The Stover Canal Trust has teamed up with Easyfundraising as a convenient way for supporters who shop on-line to get traders to donate to our cause.If you find an item on-line, and the outlet subscribes to Easyfundraising, simply by redirecting to the traders site via easyfundraising.org.ukand completing your purchase in the usual way will gain a small amount of money for the Stover Canal AT NO EXTRA COST TO YOU!We hope you will consider this method as a way to provide us with FREE MONEY to carry on the restoration work of the canal and it’s structures.Thank you!
Dig starts at Ventiford Basin - May 2016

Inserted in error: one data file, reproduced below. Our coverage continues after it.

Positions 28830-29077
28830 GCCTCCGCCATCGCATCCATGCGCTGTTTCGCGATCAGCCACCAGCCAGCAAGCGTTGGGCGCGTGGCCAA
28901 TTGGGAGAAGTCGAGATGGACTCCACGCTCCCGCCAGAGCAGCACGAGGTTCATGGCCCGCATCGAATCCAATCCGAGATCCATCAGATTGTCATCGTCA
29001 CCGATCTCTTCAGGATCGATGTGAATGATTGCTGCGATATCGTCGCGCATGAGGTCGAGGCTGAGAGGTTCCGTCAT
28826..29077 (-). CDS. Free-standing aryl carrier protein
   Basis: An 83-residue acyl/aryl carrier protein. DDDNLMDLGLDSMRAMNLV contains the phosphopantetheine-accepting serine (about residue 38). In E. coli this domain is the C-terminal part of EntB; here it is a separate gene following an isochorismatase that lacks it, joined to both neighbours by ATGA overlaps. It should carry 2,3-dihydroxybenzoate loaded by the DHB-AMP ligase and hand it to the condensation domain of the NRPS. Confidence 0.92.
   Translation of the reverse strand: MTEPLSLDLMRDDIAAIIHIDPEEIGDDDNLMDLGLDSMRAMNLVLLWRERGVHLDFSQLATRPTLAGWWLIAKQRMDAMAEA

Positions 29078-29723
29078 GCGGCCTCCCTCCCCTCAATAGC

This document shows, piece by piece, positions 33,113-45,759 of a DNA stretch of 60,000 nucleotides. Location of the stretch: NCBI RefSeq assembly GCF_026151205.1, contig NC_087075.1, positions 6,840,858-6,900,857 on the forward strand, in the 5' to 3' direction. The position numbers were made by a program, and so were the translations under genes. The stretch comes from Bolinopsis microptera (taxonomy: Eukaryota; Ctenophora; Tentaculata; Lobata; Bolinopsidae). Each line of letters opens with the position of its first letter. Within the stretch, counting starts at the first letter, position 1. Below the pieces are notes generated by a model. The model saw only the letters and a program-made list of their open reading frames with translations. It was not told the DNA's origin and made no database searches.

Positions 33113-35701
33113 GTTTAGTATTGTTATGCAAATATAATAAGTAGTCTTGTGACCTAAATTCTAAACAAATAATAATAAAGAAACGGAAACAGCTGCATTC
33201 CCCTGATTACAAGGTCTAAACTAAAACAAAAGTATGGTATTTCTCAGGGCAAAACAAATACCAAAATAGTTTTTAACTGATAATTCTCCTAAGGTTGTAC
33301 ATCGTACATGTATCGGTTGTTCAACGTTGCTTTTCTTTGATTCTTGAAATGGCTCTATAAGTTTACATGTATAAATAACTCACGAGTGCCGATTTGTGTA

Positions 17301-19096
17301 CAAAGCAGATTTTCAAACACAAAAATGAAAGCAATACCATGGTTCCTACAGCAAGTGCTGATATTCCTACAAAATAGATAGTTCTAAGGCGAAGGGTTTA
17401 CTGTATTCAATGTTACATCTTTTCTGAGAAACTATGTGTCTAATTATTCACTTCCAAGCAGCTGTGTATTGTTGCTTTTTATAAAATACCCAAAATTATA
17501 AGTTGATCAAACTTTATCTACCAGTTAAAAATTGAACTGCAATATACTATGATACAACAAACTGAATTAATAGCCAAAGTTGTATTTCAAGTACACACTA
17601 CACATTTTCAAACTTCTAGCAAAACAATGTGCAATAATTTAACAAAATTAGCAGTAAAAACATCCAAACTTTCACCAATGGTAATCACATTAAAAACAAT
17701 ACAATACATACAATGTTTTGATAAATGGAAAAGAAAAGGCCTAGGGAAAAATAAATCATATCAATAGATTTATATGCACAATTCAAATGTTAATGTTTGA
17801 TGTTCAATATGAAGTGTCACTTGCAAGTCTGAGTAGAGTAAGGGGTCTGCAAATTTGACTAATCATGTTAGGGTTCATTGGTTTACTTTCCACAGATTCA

This year will see the culmination of our research and the programme of work will include the complete uncovering of an early 19th-century clay barge, which worked the canal between Ventiford and Teignmouth; its timber remains have been buried in the silt, probably since before the 1870s. In the past two years, the team has uncovered small sections of the vessel, but this year we hope to have the entire bottom section exposed, all 15m of it.We will also be working on revealing an 80m-long section of the Haytor Granite Tramroad, which was in use between 1820 and 1840 to transport granite from George Templer’s famous quarries at Haytor in Dartmoor National Park, down to the canal at Ventiford. This was unearthed during work leading up to last year’s excavations and is a truly remarkable discovery.The 12km tramroad has international heritage significance and is a unique monument to industry, because the track was built from elongated granite blocks placed end to end, with flanges along the rails to guide the wheels of the trucks, rather than using